(Interestingly enough, petroleum oil was not nearly as effective as a steam-cylinder lubricant as the tallow that was traditionally used . . . but the petroleum could be used as a very significant "extender" of the much-more-expensive tallow. Tallow could be diluted with as much as nine times its volume with petroleum oil while maintaining lubricative efficiency, and before too long the mixed product was thought of as petroleum-with-added-tallow instead of tallow-cut-with-petroleum.)

                          Like their sea-going brothers, the land-based engineers soon began to use the already-at-hand petroleum mixtures to serve other purposes, especially to help control hard-to-handle solid-lubricant powders including graphite, white lead, and red lead.

                          I mentioned ink makers in my first paragraph. Where does ink fit into this story?

                          Well, printers' ink can be, like white-lead paste, a mixture of a powdered pigment and a vehicle, traditionally an oil. (Ink can also use dye as a colorant.) Unlike paint, though, inks are not expected to form a protective film on the page and a vehicle that dries by chemically curing creates an operational hardship in the pressroom. So printers' inks are typically formulated with "non-drying" oils that either evaporate or are absorbed into the paper.

                          The traditional printers' ink for most of the past 150 years has used petroleum oil as its vehicle, although over the last 15 to 20 years the petroleum oils have been largely replaced with soybean oil to reduce VOC emissions. Soybean oil, like some other vegetable oils, oxidize slowly enough to be considered non-drying.

                          Ok, enough history for now.

                          Within the last week, I have had both a paint chemist and an ink chemist suggest that the ideal vehicle for a machinist's spotting compound would be either USP Mineral Oil or White Petroleum Jelly (aka petrolatum or "Vaseline") from the drug store. They both also agreed that the same vehicle would be ideal for a lubricating paste that would be used over a long period of time.

                          One did point out that a drying oil might be better for a press-fit lubricant as the residual film would oxidize over time and loose whatever lubricating properties of the fluid film were contributed by the vehicle.

                          These comments fit pretty well with an old shop teacher's admonition to use a lube oil when mixing a spotting compound and to NEVER leave "paint-store prussian blue" on the workpiece or reference surface overnight.

                          After doing my research, I realized that I should have started with the MSDSs for Permatex Prussian Blue and Dykem Hi-Spot Compound. Guess what . . . the Permatex product is prussian blue pigment mixed with mineral oil while the Hi-Spot is a blue dye dissolved in a mixture of petrolatum, oleic acid, and tallow.

                          So as it turns out, both the Permatex and Dykem products are inks.

                          Now I have to decide if I'm going to mix my powdered lead carbonate with a drying or non-drying oil.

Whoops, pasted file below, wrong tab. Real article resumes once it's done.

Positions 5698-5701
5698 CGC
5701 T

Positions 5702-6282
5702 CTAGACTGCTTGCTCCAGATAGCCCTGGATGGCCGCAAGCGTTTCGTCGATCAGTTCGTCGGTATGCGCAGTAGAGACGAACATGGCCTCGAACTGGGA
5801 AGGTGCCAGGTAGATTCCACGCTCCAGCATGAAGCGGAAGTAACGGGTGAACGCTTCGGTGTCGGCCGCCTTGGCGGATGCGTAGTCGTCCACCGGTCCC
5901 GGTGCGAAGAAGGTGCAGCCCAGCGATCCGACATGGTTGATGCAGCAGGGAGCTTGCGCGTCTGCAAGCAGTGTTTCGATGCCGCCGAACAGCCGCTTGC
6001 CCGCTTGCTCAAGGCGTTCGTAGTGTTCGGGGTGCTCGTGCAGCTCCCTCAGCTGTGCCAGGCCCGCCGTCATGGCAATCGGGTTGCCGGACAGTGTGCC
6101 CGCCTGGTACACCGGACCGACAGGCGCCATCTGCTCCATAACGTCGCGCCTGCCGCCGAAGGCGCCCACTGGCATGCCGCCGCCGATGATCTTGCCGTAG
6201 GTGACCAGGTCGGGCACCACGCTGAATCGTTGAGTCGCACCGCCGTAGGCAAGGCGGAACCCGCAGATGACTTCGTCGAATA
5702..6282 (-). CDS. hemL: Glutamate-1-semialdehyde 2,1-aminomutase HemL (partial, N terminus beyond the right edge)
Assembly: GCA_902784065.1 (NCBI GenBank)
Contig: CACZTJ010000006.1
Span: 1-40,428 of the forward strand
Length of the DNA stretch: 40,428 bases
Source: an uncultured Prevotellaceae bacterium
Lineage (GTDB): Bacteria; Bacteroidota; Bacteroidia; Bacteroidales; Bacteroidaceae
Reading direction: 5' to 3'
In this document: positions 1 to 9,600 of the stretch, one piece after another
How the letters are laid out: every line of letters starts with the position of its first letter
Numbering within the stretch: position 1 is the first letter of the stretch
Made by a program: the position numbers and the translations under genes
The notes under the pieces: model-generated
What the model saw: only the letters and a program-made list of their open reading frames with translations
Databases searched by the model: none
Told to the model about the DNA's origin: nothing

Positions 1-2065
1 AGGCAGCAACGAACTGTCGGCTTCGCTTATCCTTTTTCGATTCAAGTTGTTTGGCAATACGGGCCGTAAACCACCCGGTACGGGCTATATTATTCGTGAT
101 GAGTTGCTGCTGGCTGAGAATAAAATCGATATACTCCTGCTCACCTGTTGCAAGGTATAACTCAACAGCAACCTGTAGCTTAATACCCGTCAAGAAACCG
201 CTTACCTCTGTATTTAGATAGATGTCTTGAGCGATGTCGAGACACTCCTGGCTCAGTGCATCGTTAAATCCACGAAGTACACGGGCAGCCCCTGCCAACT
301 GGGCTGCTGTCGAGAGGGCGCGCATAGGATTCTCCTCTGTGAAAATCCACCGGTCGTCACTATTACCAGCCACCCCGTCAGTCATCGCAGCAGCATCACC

Whew!

                          John

                          Comment


                          • #14
                            Adding a bit. Lead oxides and carbonates were prime iron and steel preservatives since the use of iron increadedin scale past small tools and implements. It was early discovered that red lead paint applied as a first coat preserved the iron or steel from salt water attack.

                            Red lead pigment thinned with a volatile solvent and formed into a cake makes an excellent contrast medium for precision scraping. The reference is thinly coated with prussion blue (transfer medium) and the work "hazed" with red lead (contrast medium). The reference is applied and the blue shows up much better agaist the red lead haze. The virtue of these pigments is they are both are soft and non-abrasive. They retain their opacity in very thin coats and as contrasting colors they are about perfect - transferred spots are almost black.

                            White lead was used in the Navy as an assembly lubricant for propellor shafts, rudders and their stocks, and any other submerged faying surface where galvanizing wasn't practical.

                            Lead pentoxide in glycerine mixed to toothpaste consistancy makes litharge, an expanding sealant used in screwed-in valve seats in valves of all kinds. The stuff hardens up like concrete and the seats are almost impossible to remove without machining them out of the valve body. Ask me how I know.

                            Lead compounds have many uses in paints and sealants. Too bad it's so damn toxic. I've eaten many a sandwich tinted with red lead in my sea valve fixing days. Maybe that explains a few things about me.

                            Comment


                            • #15
                              I asked an old friend of mine who worked draglines for years what he used for heavy press lube,he said sine since the lead is had to find he started using Crayola crayons,makes sense it is after all heavy wax.
                              I just need one more tool,just one!

                              Comment

                              Working...
                              X